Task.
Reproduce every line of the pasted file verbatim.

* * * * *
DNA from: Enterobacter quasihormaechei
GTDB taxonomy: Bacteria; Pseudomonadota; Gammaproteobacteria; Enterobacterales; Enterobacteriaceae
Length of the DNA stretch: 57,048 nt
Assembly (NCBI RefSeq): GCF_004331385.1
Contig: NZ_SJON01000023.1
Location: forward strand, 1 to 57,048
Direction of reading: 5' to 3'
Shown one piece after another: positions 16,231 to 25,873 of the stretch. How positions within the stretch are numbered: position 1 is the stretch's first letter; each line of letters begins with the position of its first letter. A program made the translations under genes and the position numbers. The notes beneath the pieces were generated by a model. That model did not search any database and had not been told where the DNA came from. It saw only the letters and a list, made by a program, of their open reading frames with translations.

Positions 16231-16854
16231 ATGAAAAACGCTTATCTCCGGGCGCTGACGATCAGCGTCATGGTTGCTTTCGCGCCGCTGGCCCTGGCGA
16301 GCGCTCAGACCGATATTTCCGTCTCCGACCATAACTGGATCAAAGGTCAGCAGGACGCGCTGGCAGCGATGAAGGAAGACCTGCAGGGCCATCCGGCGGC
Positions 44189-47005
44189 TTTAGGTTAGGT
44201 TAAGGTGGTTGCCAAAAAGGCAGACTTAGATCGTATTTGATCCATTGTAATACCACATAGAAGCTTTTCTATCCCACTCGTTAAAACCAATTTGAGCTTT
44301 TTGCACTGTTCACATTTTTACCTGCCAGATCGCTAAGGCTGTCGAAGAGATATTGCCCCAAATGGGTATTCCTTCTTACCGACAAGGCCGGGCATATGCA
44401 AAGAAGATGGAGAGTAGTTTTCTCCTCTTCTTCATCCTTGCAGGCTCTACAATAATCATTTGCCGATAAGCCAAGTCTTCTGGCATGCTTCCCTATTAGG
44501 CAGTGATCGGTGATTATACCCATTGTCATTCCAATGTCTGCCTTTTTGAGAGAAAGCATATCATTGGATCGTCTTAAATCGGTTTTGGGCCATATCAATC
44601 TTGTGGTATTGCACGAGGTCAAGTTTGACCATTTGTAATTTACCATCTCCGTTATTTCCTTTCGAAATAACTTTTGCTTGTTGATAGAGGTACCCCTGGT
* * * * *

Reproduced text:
DNA from: Enterobacter quasihormaechei
GTDB taxonomy: Bacteria; Pseudomonadota; Gammaproteobacteria; Enterobacterales; Enterobacteriaceae
Length of the DNA stretch: 57,048 nt
Assembly (NCBI RefSeq): GCF_004331385.1
Contig: NZ_SJON01000023.1
Location: forward strand, 1 to 57,048
Direction of reading: 5' to 3'
Shown one piece after another: positions 16,231 to 25,873 of the stretch. How positions within the stretch are numbered: position 1 is the stretch's first letter; each line of letters begins with the position of its first letter. A program made the translations under genes and the position numbers. The notes beneath the pieces were generated by a model. That model did not search any database and had not been told where the DNA came from. It saw only the letters and a list, made by a program, of their open reading frames with translations.

Positions 16231-16854
16231 ATGAAAAACGCTTATCTCCGGGCGCTGACGATCAGCGTCATGGTTGCTTTCGCGCCGCTGGCCCTGGCGA
16301 GCGCTCAGACCGATATTTCCGTCTCCGACCATAACTGGATCAAAGGTCAGCAGGACGCGCTGGCAGCGATGAAGGAAGACCTGCAGGGCCATCCGGCGGC
Positions 44189-47005
44189 TTTAGGTTAGGT
44201 TAAGGTGGTTGCCAAAAAGGCAGACTTAGATCGTATTTGATCCATTGTAATACCACATAGAAGCTTTTCTATCCCACTCGTTAAAACCAATTTGAGCTTT
44301 TTGCACTGTTCACATTTTTACCTGCCAGATCGCTAAGGCTGTCGAAGAGATATTGCCCCAAATGGGTATTCCTTCTTACCGACAAGGCCGGGCATATGCA
44401 AAGAAGATGGAGAGTAGTTTTCTCCTCTTCTTCATCCTTGCAGGCTCTACAATAATCATTTGCCGATAAGCCAAGTCTTCTGGCATGCTTCCCTATTAGG
44501 CAGTGATCGGTGATTATACCCATTGTCATTCCAATGTCTGCCTTTTTGAGAGAAAGCATATCATTGGATCGTCTTAAATCGGTTTTGGGCCATATCAATC
44601 TTGTGGTATTGCACGAGGTCAAGTTTGACCATTTGTAATTTACCATCTCCGTTATTTCCTTTCGAAATAACTTTTGCTTGTTGATAGAGGTACCCCTGGT